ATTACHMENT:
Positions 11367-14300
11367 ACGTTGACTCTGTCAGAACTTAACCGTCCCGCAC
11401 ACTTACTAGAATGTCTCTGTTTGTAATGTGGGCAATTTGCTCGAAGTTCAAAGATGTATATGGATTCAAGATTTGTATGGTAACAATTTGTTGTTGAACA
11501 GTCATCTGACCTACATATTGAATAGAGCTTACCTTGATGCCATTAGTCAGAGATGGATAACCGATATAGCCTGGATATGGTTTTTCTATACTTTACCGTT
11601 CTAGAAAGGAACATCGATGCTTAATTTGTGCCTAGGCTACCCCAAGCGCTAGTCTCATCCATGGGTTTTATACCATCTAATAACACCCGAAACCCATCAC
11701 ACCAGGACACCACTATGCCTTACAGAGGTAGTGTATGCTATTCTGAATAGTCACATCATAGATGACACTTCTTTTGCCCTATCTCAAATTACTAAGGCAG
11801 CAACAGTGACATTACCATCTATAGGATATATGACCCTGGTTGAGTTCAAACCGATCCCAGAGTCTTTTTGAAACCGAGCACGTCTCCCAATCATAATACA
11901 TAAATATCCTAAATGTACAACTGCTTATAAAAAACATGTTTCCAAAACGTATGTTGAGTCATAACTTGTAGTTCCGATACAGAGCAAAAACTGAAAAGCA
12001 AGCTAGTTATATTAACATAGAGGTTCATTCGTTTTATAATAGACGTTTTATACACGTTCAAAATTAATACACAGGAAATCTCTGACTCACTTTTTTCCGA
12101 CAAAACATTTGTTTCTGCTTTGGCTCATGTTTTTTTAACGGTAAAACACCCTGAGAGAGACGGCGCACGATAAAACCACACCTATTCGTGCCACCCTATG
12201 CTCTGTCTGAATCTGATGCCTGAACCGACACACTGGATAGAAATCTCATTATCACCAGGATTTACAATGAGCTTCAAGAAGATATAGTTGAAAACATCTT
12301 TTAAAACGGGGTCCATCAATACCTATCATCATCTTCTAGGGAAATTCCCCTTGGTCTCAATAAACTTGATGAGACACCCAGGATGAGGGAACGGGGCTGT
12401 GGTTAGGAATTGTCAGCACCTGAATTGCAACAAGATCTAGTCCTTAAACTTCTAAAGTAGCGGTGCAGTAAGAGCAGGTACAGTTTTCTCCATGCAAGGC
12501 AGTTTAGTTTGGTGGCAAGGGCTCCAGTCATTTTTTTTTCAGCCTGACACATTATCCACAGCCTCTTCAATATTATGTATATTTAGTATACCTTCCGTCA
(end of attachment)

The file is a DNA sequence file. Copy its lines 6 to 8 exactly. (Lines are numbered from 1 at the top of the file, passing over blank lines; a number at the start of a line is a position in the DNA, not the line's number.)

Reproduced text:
11701 ACCAGGACACCACTATGCCTTACAGAGGTAGTGTATGCTATTCTGAATAGTCACATCATAGATGACACTTCTTTTGCCCTATCTCAAATTACTAAGGCAG
11801 CAACAGTGACATTACCATCTATAGGATATATGACCCTGGTTGAGTTCAAACCGATCCCAGAGTCTTTTTGAAACCGAGCACGTCTCCCAATCATAATACA
11901 TAAATATCCTAAATGTACAACTGCTTATAAAAAACATGTTTCCAAAACGTATGTTGAGTCATAACTTGTAGTTCCGATACAGAGCAAAAACTGAAAAGCA